Rationale: It is unclear whether elevated plasma fibrinogen is associated with both deep venous thrombosis (DVT) and its complication, pulmonary embolism (PE), and whether elevated fibrinogen is a direct cause of these disorders.
Objectives: We tested the hypotheses that elevated plasma fibrinogen is associated with increased risk of DVT alone, with any PE, and with PE in combination with DVT.
Methods: We studied 77,608 individuals from the Danish general population, of whom 1,679 were diagnosed with DVT alone, 1,119 with any PE, and 272 with both PE and DVT. To test a potential causal relationship using a Mendelian randomization approach, we genotyped for FGB (rs1800790; rs4220) encoding fibrinogen β chain.
Measurements and main results: Increasing plasma fibrinogen quintiles were associated with increased risk of PE in combination with DVT (P-trend < 0.0001): multivariable adjusted odds ratio was 2.1 (95% confidence interval [CI], 1.2-3.8) in individuals with fibrinogen levels greater than or equal to 4.6 g/L (fifth quintile) versus less than or equal to 3.0 g/L (first quintile). Corresponding odds ratios were 1.7 (95% CI, 1.3-2.3) for any PE (P-trend < 0.0001) and 1.9 (95% CI, 1.0-3.6) for PE in those with DVT (P-trend = 0.003). There was, however, no association after multivariable adjustment between plasma fibrinogen quintiles and risk of DVT alone (P-trend = 0.4). Fibrinogen-increasing alleles were associated with a 7% lifelong increase in plasma fibrinogen levels; however, these genetic variants were not associated with risk of PE or DVT.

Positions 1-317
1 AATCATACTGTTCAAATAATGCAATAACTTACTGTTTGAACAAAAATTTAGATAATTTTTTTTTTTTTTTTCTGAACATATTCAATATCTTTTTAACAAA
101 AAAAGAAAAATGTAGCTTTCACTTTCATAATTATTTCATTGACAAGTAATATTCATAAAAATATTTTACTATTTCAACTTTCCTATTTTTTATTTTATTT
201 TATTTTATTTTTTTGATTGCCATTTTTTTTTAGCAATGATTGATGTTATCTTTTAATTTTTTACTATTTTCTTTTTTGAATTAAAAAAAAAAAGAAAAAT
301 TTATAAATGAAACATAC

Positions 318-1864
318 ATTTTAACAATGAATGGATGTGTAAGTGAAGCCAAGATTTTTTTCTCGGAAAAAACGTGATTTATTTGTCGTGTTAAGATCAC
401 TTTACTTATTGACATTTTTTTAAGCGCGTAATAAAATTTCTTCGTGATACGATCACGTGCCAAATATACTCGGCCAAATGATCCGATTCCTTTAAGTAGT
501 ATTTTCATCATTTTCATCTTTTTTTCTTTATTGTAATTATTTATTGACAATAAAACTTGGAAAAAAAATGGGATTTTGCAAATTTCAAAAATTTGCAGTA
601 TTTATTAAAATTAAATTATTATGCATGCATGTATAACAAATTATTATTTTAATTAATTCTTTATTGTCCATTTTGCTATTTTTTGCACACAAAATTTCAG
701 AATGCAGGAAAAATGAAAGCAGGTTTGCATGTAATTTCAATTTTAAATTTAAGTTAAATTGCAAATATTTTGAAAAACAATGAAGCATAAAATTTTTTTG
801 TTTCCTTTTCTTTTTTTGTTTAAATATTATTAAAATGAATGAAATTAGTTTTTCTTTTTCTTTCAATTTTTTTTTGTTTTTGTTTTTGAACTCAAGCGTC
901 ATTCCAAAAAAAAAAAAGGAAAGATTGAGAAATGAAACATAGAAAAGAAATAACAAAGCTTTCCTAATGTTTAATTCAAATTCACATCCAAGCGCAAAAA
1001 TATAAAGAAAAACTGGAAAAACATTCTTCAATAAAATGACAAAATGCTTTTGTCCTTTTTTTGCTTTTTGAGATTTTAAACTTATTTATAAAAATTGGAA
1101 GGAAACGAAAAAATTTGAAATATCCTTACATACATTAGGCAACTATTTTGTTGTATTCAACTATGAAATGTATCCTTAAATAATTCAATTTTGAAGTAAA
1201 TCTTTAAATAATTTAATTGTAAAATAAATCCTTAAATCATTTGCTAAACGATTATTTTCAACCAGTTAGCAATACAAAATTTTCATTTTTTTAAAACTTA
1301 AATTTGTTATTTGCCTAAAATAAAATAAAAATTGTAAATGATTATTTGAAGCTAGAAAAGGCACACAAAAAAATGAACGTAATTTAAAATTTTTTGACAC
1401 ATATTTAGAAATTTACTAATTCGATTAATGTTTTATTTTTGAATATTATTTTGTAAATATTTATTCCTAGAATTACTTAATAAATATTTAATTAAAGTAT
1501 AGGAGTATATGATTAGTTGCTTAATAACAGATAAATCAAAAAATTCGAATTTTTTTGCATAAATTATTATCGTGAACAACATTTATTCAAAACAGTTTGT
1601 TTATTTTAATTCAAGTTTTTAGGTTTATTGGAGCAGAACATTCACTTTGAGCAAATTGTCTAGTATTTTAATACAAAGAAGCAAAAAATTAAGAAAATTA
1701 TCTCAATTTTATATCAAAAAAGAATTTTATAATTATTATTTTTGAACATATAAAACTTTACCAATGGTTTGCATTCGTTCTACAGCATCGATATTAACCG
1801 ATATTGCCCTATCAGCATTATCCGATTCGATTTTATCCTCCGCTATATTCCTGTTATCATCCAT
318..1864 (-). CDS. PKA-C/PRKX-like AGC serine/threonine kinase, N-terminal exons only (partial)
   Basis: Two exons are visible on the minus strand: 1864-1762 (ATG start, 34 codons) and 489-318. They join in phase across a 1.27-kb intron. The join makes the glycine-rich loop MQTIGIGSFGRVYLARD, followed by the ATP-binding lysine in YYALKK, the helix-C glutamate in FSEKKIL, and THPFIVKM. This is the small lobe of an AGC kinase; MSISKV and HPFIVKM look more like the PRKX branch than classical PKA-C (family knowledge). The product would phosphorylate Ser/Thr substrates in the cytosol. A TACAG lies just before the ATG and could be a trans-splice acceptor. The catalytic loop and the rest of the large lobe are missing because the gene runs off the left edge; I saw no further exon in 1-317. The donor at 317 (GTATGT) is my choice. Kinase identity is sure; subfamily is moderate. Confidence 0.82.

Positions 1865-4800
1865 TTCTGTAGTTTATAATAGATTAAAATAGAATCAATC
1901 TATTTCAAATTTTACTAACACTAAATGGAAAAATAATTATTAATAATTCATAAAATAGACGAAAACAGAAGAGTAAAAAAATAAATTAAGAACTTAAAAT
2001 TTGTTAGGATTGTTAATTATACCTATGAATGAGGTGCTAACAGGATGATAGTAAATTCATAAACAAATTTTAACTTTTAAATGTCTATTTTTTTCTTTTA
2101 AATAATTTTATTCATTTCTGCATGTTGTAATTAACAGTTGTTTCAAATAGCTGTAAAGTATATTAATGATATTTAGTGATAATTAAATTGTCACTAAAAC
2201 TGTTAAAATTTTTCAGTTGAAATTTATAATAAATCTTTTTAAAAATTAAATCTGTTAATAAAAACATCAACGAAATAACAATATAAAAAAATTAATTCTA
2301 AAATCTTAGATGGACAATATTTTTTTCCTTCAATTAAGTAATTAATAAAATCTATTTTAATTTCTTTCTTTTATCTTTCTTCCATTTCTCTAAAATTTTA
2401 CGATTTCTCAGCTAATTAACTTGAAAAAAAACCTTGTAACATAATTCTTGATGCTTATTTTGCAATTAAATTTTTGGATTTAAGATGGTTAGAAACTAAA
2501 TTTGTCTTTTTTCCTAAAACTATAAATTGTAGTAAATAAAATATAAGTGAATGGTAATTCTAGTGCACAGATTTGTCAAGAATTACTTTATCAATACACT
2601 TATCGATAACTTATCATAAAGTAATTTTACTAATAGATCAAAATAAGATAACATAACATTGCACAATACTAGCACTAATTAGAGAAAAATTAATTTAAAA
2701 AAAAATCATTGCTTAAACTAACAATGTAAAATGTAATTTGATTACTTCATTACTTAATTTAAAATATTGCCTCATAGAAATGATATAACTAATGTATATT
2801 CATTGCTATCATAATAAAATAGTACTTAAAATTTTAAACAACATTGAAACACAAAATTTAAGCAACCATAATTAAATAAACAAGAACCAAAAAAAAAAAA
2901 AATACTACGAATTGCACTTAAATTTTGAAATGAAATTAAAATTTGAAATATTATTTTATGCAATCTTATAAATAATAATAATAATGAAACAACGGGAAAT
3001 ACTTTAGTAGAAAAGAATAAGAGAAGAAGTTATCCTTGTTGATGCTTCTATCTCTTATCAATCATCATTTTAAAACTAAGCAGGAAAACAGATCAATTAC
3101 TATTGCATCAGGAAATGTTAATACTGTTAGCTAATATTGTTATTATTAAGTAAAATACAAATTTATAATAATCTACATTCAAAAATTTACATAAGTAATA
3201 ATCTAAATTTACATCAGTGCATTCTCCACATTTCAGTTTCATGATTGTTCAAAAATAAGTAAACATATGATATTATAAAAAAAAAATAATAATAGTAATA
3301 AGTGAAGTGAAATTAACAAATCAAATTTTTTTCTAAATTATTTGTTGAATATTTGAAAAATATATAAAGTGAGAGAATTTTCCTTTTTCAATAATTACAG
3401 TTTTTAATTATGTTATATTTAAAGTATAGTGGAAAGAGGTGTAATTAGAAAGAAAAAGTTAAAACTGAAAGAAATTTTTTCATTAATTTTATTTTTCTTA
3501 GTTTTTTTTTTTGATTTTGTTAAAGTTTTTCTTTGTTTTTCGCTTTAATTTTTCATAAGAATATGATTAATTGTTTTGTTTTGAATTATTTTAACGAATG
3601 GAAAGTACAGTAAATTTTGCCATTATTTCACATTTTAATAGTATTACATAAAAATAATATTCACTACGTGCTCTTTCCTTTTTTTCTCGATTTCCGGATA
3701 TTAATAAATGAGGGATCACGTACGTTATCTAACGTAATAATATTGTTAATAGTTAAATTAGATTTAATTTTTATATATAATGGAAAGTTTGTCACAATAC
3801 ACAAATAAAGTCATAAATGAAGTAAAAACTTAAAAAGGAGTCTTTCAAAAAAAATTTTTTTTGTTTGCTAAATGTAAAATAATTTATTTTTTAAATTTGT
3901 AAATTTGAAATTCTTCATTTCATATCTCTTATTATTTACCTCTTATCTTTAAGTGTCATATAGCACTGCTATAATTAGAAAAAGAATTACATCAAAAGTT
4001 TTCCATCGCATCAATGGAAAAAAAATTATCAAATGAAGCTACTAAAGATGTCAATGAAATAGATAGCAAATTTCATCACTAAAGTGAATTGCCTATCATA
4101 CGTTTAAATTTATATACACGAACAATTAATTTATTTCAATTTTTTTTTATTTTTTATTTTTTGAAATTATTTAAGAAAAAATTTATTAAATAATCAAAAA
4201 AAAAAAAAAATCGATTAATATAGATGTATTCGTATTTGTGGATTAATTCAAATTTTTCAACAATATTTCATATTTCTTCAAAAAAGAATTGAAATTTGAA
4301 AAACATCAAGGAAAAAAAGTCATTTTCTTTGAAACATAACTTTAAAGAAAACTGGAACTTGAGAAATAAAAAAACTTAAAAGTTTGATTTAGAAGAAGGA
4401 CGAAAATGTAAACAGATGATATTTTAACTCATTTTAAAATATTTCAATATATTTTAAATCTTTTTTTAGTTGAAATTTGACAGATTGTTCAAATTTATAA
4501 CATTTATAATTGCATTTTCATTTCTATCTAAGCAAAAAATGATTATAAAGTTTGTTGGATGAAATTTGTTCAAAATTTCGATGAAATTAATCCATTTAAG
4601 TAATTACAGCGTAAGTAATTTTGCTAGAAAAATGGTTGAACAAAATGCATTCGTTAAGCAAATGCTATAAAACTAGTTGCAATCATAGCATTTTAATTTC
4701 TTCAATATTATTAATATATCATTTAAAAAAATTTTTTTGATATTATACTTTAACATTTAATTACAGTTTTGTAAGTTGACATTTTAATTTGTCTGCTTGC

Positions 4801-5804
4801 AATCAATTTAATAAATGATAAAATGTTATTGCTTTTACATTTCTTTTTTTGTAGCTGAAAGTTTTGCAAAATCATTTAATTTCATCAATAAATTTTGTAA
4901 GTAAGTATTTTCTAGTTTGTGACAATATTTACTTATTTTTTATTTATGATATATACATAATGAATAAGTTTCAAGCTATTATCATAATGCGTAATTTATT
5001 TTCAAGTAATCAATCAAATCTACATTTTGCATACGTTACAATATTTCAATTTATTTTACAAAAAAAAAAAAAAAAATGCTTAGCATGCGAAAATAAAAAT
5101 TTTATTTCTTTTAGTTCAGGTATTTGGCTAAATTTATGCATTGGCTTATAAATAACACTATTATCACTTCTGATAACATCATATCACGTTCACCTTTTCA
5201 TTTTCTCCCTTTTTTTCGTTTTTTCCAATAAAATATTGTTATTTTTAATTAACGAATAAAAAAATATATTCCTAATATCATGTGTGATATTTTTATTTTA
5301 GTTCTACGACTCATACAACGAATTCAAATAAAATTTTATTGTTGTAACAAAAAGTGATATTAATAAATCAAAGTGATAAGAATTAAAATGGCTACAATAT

Conclusions: Elevated plasma fibrinogen levels are associated with increased risk of PE in combination with DVT but not with DVT alone. Elevated fibrinogen levels per se may not be causally associated with PE or DVT. Limitations include imprecise definitions of PE and DVT.